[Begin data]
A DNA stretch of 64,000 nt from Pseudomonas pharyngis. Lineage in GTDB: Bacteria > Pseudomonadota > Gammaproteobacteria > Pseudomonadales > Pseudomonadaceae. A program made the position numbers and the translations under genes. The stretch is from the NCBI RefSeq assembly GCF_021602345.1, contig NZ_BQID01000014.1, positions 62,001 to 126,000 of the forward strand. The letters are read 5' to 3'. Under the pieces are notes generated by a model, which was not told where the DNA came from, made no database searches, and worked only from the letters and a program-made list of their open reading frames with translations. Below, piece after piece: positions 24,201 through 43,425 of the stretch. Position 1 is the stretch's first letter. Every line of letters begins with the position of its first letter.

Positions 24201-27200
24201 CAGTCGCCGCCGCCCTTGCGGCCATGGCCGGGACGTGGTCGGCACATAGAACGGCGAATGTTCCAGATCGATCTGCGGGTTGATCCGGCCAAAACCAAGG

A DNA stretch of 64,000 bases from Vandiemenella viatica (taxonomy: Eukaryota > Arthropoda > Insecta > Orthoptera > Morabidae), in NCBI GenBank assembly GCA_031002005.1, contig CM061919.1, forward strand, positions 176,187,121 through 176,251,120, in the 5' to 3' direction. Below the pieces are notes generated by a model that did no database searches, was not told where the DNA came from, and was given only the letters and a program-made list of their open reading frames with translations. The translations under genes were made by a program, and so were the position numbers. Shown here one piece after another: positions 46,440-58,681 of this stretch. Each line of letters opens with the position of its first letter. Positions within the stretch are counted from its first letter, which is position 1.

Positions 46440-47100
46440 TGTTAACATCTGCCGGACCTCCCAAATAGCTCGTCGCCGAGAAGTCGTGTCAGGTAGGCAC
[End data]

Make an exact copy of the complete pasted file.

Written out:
A DNA stretch of 64,000 nt from Pseudomonas pharyngis. Lineage in GTDB: Bacteria > Pseudomonadota > Gammaproteobacteria > Pseudomonadales > Pseudomonadaceae. A program made the position numbers and the translations under genes. The stretch is from the NCBI RefSeq assembly GCF_021602345.1, contig NZ_BQID01000014.1, positions 62,001 to 126,000 of the forward strand. The letters are read 5' to 3'. Under the pieces are notes generated by a model, which was not told where the DNA came from, made no database searches, and worked only from the letters and a program-made list of their open reading frames with translations. Below, piece after piece: positions 24,201 through 43,425 of the stretch. Position 1 is the stretch's first letter. Every line of letters begins with the position of its first letter.

Positions 24201-27200
24201 CAGTCGCCGCCGCCCTTGCGGCCATGGCCGGGACGTGGTCGGCACATAGAACGGCGAATGTTCCAGATCGATCTGCGGGTTGATCCGGCCAAAACCAAGG

A DNA stretch of 64,000 bases from Vandiemenella viatica (taxonomy: Eukaryota > Arthropoda > Insecta > Orthoptera > Morabidae), in NCBI GenBank assembly GCA_031002005.1, contig CM061919.1, forward strand, positions 176,187,121 through 176,251,120, in the 5' to 3' direction. Below the pieces are notes generated by a model that did no database searches, was not told where the DNA came from, and was given only the letters and a program-made list of their open reading frames with translations. The translations under genes were made by a program, and so were the position numbers. Shown here one piece after another: positions 46,440-58,681 of this stretch. Each line of letters opens with the position of its first letter. Positions within the stretch are counted from its first letter, which is position 1.

Positions 46440-47100
46440 TGTTAACATCTGCCGGACCTCCCAAATAGCTCGTCGCCGAGAAGTCGTGTCAGGTAGGCAC